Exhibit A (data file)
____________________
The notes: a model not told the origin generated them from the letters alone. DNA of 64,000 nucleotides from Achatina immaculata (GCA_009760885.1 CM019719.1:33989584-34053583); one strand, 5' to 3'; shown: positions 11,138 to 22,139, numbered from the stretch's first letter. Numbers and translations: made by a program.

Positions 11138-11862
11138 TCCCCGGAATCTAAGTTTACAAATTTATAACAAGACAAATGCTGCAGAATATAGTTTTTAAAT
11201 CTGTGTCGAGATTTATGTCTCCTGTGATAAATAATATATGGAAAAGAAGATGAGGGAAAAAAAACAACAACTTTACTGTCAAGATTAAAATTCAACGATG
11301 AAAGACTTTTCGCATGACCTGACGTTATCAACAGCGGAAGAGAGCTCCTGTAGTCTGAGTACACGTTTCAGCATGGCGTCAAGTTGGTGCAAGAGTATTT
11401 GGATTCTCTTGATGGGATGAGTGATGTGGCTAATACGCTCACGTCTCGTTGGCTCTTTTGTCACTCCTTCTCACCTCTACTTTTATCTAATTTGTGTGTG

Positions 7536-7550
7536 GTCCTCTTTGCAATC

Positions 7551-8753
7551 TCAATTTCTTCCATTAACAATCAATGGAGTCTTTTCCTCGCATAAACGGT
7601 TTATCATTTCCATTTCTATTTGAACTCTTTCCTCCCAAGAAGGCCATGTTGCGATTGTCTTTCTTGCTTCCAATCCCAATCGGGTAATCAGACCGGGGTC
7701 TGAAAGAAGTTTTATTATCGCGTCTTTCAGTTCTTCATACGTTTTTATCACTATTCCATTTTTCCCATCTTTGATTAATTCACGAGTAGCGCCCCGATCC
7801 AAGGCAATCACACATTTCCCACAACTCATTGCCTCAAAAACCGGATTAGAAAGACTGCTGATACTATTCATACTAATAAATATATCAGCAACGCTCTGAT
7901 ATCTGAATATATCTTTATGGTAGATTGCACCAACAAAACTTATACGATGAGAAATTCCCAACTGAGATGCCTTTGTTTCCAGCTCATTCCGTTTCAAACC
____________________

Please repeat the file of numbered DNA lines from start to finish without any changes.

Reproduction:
The notes: a model not told the origin generated them from the letters alone. DNA of 64,000 nucleotides from Achatina immaculata (GCA_009760885.1 CM019719.1:33989584-34053583); one strand, 5' to 3'; shown: positions 11,138 to 22,139, numbered from the stretch's first letter. Numbers and translations: made by a program.

Positions 11138-11862
11138 TCCCCGGAATCTAAGTTTACAAATTTATAACAAGACAAATGCTGCAGAATATAGTTTTTAAAT
11201 CTGTGTCGAGATTTATGTCTCCTGTGATAAATAATATATGGAAAAGAAGATGAGGGAAAAAAAACAACAACTTTACTGTCAAGATTAAAATTCAACGATG
11301 AAAGACTTTTCGCATGACCTGACGTTATCAACAGCGGAAGAGAGCTCCTGTAGTCTGAGTACACGTTTCAGCATGGCGTCAAGTTGGTGCAAGAGTATTT
11401 GGATTCTCTTGATGGGATGAGTGATGTGGCTAATACGCTCACGTCTCGTTGGCTCTTTTGTCACTCCTTCTCACCTCTACTTTTATCTAATTTGTGTGTG

Positions 7536-7550
7536 GTCCTCTTTGCAATC

Positions 7551-8753
7551 TCAATTTCTTCCATTAACAATCAATGGAGTCTTTTCCTCGCATAAACGGT
7601 TTATCATTTCCATTTCTATTTGAACTCTTTCCTCCCAAGAAGGCCATGTTGCGATTGTCTTTCTTGCTTCCAATCCCAATCGGGTAATCAGACCGGGGTC
7701 TGAAAGAAGTTTTATTATCGCGTCTTTCAGTTCTTCATACGTTTTTATCACTATTCCATTTTTCCCATCTTTGATTAATTCACGAGTAGCGCCCCGATCC
7801 AAGGCAATCACACATTTCCCACAACTCATTGCCTCAAAAACCGGATTAGAAAGACTGCTGATACTATTCATACTAATAAATATATCAGCAACGCTCTGAT
7901 ATCTGAATATATCTTTATGGTAGATTGCACCAACAAAACTTATACGATGAGAAATTCCCAACTGAGATGCCTTTGTTTCCAGCTCATTCCGTTTCAAACC